We ended up at the Chalet to watch the sunset from the top of monumental drop into the gorge. We were really on the wrong side of Buffalo as the sun was setting over by the Horn lookout, but at least at this side the landscape of the Ovens Valley was much more recognisable, stretching from the Eurobin – where I’d worked on a berry farm – back to Bright and the Mystic Launch. Back at the lake I thought I’d be warm enough with my roll-mat and a few blankets, but about an hour in I had to go back on that plan and get the sleeping bag out before I went hypothermic.

Deciding the view from the Chalet at sunrise would definitely be worth getting up for, we did exactly that and I set up a time-lapse at the hang-gliding launch ramp. The launch ramp is just a 5-meter timber ramp rolling off to the sheer +500m drop to the bottom of the gorge in a ridiculously scary fashion. I tried to stand on it but dared only put one foot on the sloped part of it. While the laptop and old camera were doing their thing, the sun broke through the clouds casting some amazingly strong and focussed rays across the valley, keeping me fixated with the other camera for the next hour. It was good to be sitting in one spot, focussing on one scene, instead of running around from place to place trying to capture as many sights as possible while not really giving any one them the attention it deserved to create a truly decent shot.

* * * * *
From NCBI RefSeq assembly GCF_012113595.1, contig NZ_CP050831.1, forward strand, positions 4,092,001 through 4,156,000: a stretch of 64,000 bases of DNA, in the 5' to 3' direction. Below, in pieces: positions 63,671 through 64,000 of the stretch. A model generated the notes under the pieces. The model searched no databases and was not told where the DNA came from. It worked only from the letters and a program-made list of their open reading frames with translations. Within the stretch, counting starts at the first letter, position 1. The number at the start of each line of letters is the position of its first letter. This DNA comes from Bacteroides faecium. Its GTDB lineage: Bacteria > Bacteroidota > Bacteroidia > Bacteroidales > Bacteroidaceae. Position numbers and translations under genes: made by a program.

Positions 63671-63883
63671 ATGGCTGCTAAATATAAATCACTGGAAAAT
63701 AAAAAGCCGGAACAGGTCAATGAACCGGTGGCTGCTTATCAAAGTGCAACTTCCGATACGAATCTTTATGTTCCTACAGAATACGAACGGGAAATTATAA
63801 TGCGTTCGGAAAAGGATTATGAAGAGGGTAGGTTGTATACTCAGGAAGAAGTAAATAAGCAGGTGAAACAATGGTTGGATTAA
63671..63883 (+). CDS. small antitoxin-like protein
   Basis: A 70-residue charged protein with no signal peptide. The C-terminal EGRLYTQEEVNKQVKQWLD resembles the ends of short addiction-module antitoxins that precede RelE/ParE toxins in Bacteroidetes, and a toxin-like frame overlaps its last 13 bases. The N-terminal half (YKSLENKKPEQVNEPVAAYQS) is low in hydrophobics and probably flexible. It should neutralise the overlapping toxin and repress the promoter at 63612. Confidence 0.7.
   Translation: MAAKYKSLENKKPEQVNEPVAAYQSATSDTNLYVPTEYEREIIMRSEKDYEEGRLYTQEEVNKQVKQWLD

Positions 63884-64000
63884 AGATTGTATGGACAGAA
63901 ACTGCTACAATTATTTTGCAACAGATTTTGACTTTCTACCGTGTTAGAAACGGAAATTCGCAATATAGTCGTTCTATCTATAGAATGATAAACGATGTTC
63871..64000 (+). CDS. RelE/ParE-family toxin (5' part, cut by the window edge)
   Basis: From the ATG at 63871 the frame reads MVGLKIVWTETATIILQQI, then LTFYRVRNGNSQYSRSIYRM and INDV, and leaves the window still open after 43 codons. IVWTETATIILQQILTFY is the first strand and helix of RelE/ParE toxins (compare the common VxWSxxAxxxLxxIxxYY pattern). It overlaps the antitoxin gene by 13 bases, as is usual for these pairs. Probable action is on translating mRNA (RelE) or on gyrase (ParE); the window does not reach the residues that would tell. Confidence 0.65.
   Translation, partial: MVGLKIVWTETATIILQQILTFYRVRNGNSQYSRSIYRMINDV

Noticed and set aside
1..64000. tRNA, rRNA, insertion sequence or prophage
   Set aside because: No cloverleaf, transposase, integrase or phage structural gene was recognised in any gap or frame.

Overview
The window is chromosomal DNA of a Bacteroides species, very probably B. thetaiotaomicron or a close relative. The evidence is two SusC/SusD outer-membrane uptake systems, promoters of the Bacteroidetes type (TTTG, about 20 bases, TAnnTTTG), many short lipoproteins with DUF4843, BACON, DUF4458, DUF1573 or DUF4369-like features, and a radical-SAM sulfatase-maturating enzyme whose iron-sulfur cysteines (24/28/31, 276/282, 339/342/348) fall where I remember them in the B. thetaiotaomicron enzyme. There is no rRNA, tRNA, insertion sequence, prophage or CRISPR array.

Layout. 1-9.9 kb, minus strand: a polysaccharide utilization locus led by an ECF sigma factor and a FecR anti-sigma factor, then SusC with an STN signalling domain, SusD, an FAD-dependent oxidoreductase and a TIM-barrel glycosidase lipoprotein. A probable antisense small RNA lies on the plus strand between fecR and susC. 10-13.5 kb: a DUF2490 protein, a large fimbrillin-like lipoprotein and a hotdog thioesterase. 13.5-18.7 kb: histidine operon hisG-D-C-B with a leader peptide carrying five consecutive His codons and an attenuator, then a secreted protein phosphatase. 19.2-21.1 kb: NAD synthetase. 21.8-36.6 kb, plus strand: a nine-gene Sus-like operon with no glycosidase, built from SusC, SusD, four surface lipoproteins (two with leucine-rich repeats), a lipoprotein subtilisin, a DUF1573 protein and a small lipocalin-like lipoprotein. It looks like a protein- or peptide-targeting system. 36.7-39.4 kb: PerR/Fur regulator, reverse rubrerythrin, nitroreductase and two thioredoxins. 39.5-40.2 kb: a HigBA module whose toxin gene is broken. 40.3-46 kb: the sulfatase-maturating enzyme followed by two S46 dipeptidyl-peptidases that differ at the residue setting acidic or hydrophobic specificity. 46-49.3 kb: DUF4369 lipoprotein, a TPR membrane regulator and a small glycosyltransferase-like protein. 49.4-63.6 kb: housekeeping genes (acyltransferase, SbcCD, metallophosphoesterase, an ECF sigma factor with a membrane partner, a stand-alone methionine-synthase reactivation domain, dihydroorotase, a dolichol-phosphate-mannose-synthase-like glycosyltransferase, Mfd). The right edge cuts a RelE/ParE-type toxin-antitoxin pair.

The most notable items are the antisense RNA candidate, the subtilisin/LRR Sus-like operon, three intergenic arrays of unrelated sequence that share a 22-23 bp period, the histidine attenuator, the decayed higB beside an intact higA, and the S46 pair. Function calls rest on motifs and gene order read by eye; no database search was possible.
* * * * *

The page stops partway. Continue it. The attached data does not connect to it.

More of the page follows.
I was pretty sure I was rostered on at the brewery for 1pm that day, giving us time to pack up and check out one or two sights on the way back to Bright. I’ve found some brilliant spots, both in Australia and back home, just by taking the more obscure roads, and that thinking led us down a dirt track with the perfect mix of corners and crests to make haring along it really fun. Luckily Crystal seemed to trust my driving along the road that branched off near the snow-clearing station and led to a few walking tracks that led back in the direction of the Cathedral. We didn’t make it as far as we wanted as I was worried about not making it back to Bright in time and it’d definitely be worth a revisit. The worrying was well-justified: getting back to Bright at 11.30 I phoned in to check when I was starting, ’15 minutes’, oops..

Getting Stuck into Bright

With the 9-day licence course completed, I was at a bit of a loose end. Having spent almost every day last week flying, I’d now to make do with the more typical forecast of intermittent days of flying, giving me, initially, time to rest and reflect on what I’d accomplished in the last week, as well as time to think about how long I wanted to stay in Bright. Now half-way through my year in Australia, but having clocked up less than a third of the days of work I needed to do to be eligible for a second year visa, I had to start thinking about doing farm work again, so I took a cycle up the Wandiligong Valley one morning in search of the Nightingale Brothers’ farm.